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09-22-2012, 01:32 PM   #1
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Pentax K5 50-200 WR + horses

In prep for getting my K5II, i borrowed a friends K5 with 50-200 WR to give me some idea if the camera could do what I wanted it to do. I like to take pics of horses and results are below.

I am happy enough with the shots as you see them, but at full res they are very soft. Saying that, I will probably not need them any bigger than A4.

Also, there are so many adjustments on the K5 there are probably ways to get better sharpness!

My main question is about the lens. I will be pretty short of funds after the K5, but think that some better glass would improve my shots a lot. So what would people recommend for sports on a budget or if I did manage some more funds - not on a budget lol!

The AFC on the K5 did alright though, better than expected, which does boad well when the K5 II should be even better.

So here are a few pics, hope you enjoy!

Most shots in TV mode around 1/500th using AUTO ISO which was ranging between 200 & 800.

















09-22-2012, 03:09 PM   #2
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Welcome to PF. I think you asked two questions - 1. A tele on a budget that was sufficient for some sports, and 2. A tele for sports NOT on a budget. I don't have an answer for Question 2, as that is still my up-line, should I choose to go there. For Question 1, I have used the DA 55-300 (not the DAL, though that would appear to be optically the same/as good). I have managed some good sports shots with the 55-300, even with the (now) relatively slow k100d Super. So the 55-300 would be my recommended tele zoom on a budget. You could get a 55-300 used for $250-300, I think. The DAL version would be some cheaper. This lens with the K-5, K-5 II, or K-30 would, I am guessing, perform considerably quicker than on my K100d Super. Regrettably, the 55-300 is NOT WR, so if that is a priority, your tele options are limited. In fact, the 50-200 WR might be your only "cheap" option available, unless you could make do with the 18-135 WR, but that starts to limit the long end quite a bit.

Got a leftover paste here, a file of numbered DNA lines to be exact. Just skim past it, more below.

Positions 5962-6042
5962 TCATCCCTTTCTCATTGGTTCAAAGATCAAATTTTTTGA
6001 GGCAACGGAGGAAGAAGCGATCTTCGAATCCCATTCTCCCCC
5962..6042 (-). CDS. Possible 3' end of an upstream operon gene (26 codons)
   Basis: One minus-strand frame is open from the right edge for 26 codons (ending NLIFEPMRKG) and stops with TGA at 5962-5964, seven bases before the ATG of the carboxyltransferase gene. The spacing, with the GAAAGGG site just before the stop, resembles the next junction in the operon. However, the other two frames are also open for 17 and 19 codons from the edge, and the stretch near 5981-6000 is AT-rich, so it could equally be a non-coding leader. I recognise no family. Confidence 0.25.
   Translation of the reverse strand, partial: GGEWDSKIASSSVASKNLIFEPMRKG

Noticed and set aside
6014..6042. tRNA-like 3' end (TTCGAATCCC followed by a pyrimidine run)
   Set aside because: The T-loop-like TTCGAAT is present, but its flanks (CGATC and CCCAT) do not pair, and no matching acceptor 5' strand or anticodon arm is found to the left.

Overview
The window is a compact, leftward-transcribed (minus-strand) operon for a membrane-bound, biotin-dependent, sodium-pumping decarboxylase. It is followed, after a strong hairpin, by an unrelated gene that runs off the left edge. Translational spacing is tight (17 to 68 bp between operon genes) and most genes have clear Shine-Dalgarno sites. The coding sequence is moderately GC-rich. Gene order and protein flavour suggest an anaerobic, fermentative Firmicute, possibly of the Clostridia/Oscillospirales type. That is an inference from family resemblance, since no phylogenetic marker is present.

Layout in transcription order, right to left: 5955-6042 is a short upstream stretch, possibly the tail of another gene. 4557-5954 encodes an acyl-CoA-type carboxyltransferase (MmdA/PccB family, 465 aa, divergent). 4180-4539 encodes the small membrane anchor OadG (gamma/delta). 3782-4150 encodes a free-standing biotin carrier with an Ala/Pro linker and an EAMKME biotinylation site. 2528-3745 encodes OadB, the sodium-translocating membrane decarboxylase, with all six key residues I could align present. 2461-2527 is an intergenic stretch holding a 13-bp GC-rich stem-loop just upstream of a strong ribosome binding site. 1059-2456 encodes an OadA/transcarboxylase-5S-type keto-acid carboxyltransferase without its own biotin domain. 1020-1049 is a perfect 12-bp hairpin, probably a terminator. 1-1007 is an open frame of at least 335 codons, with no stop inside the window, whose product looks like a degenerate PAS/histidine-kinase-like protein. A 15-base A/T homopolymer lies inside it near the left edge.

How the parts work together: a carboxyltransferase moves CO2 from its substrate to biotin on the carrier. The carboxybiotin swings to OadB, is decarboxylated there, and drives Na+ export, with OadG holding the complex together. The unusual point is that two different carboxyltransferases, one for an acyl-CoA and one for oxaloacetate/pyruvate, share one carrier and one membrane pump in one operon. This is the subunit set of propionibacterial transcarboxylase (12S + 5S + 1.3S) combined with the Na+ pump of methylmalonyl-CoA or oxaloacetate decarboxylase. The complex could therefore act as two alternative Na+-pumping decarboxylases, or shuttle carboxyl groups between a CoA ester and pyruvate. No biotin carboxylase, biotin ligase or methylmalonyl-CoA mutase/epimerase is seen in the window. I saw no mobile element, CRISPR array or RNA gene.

09-22-2012, 03:18 PM   #3
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Nice shots!

The 50-200 WR has a fantastic low price, but can be a bit on the soft side if used fully open.

Softness should mostly vanish stopped down by 2 steps.
For your purpose, you may need short exposure times, meaning to use the 50-200 wide open.

For sports photography, this can be the main problem. That's why professionals use very fast glass, which ist extremely expensive.
I suggest searching in our lens section for some affordable compromise.
09-22-2012, 03:41 PM   #4
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Looking at the exif of the photos, there are all shot with the lens wide open (f4-f5.6). As RKKS08 says, these consumer zooms will be a bit soft wide open, but sharpen up nicely if stopped down a stop or two,

I also noticed that you were shooting in shutter priority, which given the moving subject matter, is appropriate. But, when shooting in shutter priority with one of these lenses, unless you are in very bright conditions, will keep the lens wide open.

I've had both lenses - DA 50-200 and DA 55-300 - while the 55-300 might have the slightest edge on sharpness, I honestly feel that both lenses gain a great deal if stopped down a little.